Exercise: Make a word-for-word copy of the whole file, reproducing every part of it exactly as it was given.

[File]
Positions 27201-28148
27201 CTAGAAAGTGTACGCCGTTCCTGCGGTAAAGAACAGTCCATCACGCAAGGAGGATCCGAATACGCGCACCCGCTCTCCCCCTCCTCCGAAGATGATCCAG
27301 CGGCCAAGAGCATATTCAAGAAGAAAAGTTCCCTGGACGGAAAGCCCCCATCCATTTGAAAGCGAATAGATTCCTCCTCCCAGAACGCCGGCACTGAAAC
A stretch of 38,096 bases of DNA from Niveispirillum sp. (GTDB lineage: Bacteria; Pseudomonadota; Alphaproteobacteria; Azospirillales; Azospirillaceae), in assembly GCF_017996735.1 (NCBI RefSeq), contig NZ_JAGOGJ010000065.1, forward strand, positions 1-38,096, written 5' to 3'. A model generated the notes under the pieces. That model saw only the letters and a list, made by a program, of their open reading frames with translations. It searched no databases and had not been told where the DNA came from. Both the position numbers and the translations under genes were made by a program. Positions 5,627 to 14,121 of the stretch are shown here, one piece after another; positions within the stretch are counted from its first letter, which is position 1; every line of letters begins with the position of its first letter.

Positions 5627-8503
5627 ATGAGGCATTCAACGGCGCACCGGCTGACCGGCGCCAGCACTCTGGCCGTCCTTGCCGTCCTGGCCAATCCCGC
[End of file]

Positions 27201-28148
27201 CTAGAAAGTGTACGCCGTTCCTGCGGTAAAGAACAGTCCATCACGCAAGGAGGATCCGAATACGCGCACCCGCTCTCCCCCTCCTCCGAAGATGATCCAG
27301 CGGCCAAGAGCATATTCAAGAAGAAAAGTTCCCTGGACGGAAAGCCCCCATCCATTTGAAAGCGAATAGATTCCTCCTCCCAGAACGCCGGCACTGAAAC
A stretch of 38,096 bases of DNA from Niveispirillum sp. (GTDB lineage: Bacteria; Pseudomonadota; Alphaproteobacteria; Azospirillales; Azospirillaceae), in assembly GCF_017996735.1 (NCBI RefSeq), contig NZ_JAGOGJ010000065.1, forward strand, positions 1-38,096, written 5' to 3'. A model generated the notes under the pieces. That model saw only the letters and a list, made by a program, of their open reading frames with translations. It searched no databases and had not been told where the DNA came from. Both the position numbers and the translations under genes were made by a program. Positions 5,627 to 14,121 of the stretch are shown here, one piece after another; positions within the stretch are counted from its first letter, which is position 1; every line of letters begins with the position of its first letter.

Positions 5627-8503
5627 ATGAGGCATTCAACGGCGCACCGGCTGACCGGCGCCAGCACTCTGGCCGTCCTTGCCGTCCTGGCCAATCCCGC